When I see Tannhäuser I mostly remember in 1977 when the legendary tenor, Jon Vickers, withdrew from the Royal Opera’s new production of this opera that was being mounted especially for him. Despite plans for these performances having begun in 1974, Vickers announced he now considered the role to be ‘blasphemous’ and refused to sing it. Plans for further performances at the Met were also cancelled and this conflict of personal religious conviction with contractual professional obligations created a considerable furore at the time that seems all but forgotten now. The role of Tannhäuser was considered, even then, to be one of the most difficult in the repertory, and his cancellation was dismissed by many as an admittance that he was unable to connect with it (at best) or was unable to sing it (at worst). However, Vickers was adamant that his withdrawal was due to his Christian beliefs, the story of the opera and its words.

When arriving at the theatre I heard of the death of a Wagner singer I hugely admired, Alberto Remedios, a rival of Vickers. One of the funniest stories – of many funny stories – he told audiences during the numerous interview evenings we did together around the country was about a performance of this opera on tour (if I remember rightly) with Sadler’s Wells. The minstrels included Leon Greene (later an actor in several films) and Donald McIntyre (who needs no introduction). Apparently they spotted someone fast asleep behind the legendary Reginald Goodall (a mentor to Anthony Negus) who was conducting and this made them start laughing. Unfortunately, they were carrying the dummy of Elisabeth’s body down a fairly steep ramp when their supressed laughter caused the bier to begin to shake and – you might possibly have guessed it – Elisabeth’s head fell off!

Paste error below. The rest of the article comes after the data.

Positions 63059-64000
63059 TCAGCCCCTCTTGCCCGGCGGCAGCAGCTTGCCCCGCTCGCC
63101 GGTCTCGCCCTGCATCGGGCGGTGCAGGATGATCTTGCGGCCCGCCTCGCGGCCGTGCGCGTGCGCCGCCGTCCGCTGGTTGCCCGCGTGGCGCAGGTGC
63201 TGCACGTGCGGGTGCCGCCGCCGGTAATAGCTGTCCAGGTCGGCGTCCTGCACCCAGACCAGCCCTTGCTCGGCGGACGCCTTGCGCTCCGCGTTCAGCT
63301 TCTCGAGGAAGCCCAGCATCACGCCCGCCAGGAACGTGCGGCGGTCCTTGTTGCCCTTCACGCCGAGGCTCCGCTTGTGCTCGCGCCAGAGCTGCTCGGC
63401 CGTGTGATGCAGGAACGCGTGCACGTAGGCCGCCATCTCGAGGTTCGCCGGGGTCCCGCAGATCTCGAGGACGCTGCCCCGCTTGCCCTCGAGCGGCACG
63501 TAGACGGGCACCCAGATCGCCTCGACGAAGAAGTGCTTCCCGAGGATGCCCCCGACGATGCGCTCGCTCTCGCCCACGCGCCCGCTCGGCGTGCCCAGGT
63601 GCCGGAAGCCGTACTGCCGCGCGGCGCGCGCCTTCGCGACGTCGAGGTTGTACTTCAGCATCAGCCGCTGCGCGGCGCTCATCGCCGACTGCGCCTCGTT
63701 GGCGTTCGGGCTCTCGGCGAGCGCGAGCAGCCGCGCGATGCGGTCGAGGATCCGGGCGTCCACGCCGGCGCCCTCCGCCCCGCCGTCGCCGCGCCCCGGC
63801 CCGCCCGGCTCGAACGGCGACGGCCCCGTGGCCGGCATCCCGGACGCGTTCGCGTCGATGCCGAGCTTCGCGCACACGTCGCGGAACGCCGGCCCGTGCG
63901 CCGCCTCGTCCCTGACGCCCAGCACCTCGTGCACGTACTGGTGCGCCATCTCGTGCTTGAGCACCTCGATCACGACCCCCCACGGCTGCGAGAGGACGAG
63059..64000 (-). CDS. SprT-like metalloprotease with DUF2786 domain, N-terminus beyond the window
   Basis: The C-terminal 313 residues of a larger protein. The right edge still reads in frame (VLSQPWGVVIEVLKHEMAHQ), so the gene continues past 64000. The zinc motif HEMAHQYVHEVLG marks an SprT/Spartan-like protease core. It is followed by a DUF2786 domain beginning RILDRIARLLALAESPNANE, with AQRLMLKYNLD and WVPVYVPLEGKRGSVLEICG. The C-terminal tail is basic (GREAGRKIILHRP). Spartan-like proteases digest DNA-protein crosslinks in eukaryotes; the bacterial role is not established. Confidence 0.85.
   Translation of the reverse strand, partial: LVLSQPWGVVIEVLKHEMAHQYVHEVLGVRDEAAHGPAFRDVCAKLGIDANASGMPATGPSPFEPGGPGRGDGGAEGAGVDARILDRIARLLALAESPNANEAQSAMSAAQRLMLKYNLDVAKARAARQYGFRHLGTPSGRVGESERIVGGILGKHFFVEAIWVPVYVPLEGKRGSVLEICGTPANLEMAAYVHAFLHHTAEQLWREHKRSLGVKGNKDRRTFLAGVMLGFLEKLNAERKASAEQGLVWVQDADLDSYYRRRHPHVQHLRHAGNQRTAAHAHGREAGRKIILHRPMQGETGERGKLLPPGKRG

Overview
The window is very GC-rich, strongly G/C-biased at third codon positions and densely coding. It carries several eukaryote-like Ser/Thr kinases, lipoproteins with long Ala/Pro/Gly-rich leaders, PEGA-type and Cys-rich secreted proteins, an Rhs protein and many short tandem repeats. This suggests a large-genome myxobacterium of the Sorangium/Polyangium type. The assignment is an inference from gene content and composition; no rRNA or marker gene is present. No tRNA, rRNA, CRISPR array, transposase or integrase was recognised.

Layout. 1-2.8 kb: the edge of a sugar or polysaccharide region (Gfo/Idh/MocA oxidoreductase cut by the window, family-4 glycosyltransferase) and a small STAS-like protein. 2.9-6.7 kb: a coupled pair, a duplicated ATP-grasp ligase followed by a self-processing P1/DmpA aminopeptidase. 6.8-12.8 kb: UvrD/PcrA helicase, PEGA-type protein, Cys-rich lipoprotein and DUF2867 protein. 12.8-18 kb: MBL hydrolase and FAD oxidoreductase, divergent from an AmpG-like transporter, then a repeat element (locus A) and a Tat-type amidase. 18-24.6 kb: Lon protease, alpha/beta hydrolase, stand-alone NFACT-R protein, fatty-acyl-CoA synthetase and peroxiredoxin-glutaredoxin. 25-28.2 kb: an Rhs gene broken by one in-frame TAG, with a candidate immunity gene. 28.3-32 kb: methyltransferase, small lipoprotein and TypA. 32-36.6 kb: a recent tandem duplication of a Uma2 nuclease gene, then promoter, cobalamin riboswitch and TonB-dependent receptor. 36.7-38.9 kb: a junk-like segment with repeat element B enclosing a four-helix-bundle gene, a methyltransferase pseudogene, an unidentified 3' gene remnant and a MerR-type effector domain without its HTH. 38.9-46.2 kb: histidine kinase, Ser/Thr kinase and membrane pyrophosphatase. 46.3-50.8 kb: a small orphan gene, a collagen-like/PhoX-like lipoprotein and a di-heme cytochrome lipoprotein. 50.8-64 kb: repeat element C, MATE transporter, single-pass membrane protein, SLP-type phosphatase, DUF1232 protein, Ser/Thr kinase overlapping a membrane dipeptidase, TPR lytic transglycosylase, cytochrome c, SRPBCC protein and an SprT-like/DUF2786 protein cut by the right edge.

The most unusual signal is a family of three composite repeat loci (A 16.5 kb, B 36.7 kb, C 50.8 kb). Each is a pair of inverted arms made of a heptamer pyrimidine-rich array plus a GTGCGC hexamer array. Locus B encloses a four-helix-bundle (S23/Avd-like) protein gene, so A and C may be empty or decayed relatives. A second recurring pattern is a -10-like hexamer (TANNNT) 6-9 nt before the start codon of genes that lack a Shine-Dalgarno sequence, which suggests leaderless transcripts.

Even at the end of his life, Wagner still felt he owed the world a Tannhäuser and tinkered around with the score – which was always one of his most popular – leaving us with the 1875 Vienna version where the original 1845 Dresden music has accreted revisions from ill-fated performances in Paris in 1861 (including the Venusberg ballet) and a number of subsequent post-Tristan refinements. As an opera it remains an uneasy mix of German Romantic opera and Franco–Italian opera, two distinctly opposing traditions. Longborough’s music director, Anthony Negus, is finally getting the recognition as a Wagner conductor he deserves after initial decades of being mostly overlooked. He wrote how we would hear ‘the Paris-Vienna revision with its extended and enriched Venus scene, but we will make a small cut to some of the preceding Bacchanale.’